For a second, Kyle stiffened. Old habits died hard. But he recognized the voice and let his shoulders relax. Cade Adams, unlike the hundreds of rich, snobby kids crowding the halls, was worth waiting for. He slowed his stride until Cade caught up, looking disheveled. For an amused moment, he wondered if Cade was running from a pack of zombified football players, then he noticed the pleading look on Cade's face. The same one he'd ignored from a half dozen other guys.
He shook his head. "Nope, still not going."
"It's supposed to be a great party," Cade said, running a hand over his hair to coerce it back into shape. It was a little too long, and curls kept springing up on his head. "First night of spring break, man. All the seniors are going."
"Everyone except me," Kyle said, quickening his pace.
"Come on," Cade pleaded. "I need to be your wingman. Just once. Your leftovers would be a feast to us mere mortals."
That's what half the baseball team said, too. But if he let someone be his wingman, they'd find out really quick that he wasn't what everyone assumed. "Sorry, not my scene."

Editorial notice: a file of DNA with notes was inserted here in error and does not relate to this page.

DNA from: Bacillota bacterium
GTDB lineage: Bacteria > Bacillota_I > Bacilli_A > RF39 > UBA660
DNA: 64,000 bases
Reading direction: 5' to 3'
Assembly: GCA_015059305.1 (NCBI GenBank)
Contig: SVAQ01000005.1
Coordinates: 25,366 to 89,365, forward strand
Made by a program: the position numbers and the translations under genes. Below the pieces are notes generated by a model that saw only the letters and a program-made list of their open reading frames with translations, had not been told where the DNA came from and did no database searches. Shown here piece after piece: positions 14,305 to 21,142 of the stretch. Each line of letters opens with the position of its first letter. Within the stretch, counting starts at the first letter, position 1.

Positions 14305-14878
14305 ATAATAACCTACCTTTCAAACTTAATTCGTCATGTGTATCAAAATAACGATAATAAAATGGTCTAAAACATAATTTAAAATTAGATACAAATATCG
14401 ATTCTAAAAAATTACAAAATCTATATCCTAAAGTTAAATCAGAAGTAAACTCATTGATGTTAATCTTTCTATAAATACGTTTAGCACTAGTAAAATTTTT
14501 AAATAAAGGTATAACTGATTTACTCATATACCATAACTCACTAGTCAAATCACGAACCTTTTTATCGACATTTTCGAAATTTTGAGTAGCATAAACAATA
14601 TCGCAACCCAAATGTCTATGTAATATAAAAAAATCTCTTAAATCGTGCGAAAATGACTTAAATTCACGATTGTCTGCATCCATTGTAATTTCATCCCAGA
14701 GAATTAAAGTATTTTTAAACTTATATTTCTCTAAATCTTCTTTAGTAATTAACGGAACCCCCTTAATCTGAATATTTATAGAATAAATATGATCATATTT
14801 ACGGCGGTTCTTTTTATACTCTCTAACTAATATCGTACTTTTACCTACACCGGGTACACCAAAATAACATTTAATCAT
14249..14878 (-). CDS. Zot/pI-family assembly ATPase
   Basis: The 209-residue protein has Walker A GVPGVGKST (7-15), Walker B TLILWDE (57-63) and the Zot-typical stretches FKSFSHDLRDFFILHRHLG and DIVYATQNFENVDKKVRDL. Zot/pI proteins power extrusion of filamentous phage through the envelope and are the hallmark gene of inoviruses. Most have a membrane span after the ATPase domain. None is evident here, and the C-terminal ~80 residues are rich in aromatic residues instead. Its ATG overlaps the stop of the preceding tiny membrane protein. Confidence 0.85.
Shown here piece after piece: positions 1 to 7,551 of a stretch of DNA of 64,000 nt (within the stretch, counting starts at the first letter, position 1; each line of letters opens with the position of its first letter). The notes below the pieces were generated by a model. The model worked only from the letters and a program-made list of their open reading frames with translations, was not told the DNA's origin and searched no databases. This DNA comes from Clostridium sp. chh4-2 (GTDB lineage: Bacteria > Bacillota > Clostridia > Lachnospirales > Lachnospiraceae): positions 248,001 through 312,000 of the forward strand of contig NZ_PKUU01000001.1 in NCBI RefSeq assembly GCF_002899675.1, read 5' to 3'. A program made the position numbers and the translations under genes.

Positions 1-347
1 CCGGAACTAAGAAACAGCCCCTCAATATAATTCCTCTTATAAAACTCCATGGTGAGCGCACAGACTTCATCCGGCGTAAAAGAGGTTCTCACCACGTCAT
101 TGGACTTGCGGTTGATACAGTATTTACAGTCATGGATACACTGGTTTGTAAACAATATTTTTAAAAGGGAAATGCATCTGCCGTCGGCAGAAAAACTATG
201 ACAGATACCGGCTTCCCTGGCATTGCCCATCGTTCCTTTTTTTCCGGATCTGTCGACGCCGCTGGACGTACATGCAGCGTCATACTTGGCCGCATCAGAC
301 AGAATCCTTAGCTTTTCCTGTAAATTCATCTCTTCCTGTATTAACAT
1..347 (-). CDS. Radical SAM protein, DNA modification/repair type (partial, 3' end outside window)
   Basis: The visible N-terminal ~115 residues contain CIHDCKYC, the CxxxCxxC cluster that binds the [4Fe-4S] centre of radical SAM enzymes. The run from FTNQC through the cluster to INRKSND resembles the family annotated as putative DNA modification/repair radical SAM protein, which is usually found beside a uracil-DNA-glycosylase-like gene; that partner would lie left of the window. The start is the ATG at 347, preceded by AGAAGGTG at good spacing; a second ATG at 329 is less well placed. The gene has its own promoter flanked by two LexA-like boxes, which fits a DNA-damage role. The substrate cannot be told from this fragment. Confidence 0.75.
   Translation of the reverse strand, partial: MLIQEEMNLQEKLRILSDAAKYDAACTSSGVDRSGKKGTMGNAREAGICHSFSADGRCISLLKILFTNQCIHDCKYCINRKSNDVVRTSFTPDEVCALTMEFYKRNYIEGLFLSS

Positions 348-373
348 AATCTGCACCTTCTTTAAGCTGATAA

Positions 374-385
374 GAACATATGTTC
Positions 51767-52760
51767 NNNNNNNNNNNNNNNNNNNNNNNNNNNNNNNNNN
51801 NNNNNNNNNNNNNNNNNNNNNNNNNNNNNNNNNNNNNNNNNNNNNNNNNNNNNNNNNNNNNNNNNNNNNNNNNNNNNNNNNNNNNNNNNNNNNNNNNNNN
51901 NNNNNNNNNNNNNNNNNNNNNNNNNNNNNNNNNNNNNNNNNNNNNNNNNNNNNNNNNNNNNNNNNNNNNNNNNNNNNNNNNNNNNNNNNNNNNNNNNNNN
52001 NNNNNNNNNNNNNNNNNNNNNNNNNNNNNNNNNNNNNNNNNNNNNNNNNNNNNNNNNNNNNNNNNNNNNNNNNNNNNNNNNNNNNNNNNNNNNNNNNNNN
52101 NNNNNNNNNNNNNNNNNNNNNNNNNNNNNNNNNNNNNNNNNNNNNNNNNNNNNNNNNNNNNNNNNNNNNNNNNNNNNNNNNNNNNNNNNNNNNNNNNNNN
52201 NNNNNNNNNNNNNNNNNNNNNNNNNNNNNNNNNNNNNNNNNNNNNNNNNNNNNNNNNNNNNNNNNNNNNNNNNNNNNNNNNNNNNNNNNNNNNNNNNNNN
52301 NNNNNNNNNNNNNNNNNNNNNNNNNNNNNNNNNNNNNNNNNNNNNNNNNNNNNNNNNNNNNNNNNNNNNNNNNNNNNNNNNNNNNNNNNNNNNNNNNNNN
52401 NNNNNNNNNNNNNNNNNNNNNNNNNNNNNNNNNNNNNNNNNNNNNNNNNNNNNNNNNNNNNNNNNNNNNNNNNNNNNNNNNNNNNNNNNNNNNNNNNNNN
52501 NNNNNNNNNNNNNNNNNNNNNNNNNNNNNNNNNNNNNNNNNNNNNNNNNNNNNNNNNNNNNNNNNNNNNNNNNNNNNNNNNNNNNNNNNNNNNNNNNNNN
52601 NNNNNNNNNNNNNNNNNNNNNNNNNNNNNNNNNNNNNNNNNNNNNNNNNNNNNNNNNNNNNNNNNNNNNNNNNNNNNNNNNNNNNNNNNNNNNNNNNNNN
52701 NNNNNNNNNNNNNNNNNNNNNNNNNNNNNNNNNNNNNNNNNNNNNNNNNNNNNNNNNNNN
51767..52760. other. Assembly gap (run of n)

"Fine. Okay, I get it." Cade's crooked smile didn't do much to hide his disappointment. "Just ... think about it."
He strode off, breezing through the hall filled with students in designer clothes as if his Iron Man T-shirt, wild hair, and faded jeans didn't matter to him. And it didn't — at some point last fall, Cade had become cool. Either that, or he'd stopped caring what any of them thought.
Kyle stalked to chemistry, praying he'd pass today's test. Being dyslexic turned the periodic table into a medieval torture device, even if his teacher was good about giving him tutoring on the down low. He couldn't let anyone know he actually cared about his grades, aside from passing to play baseball.
"I heard he's going out with some girl at Texas Woman's," a girl whispered to another as he walked in, as if he couldn't hear them.
"Wish I knew for sure if anyone here has a chance," said the other girl, a pretty senior who had a reputation of being a man-eater. "Because I'd ride that pony all over town."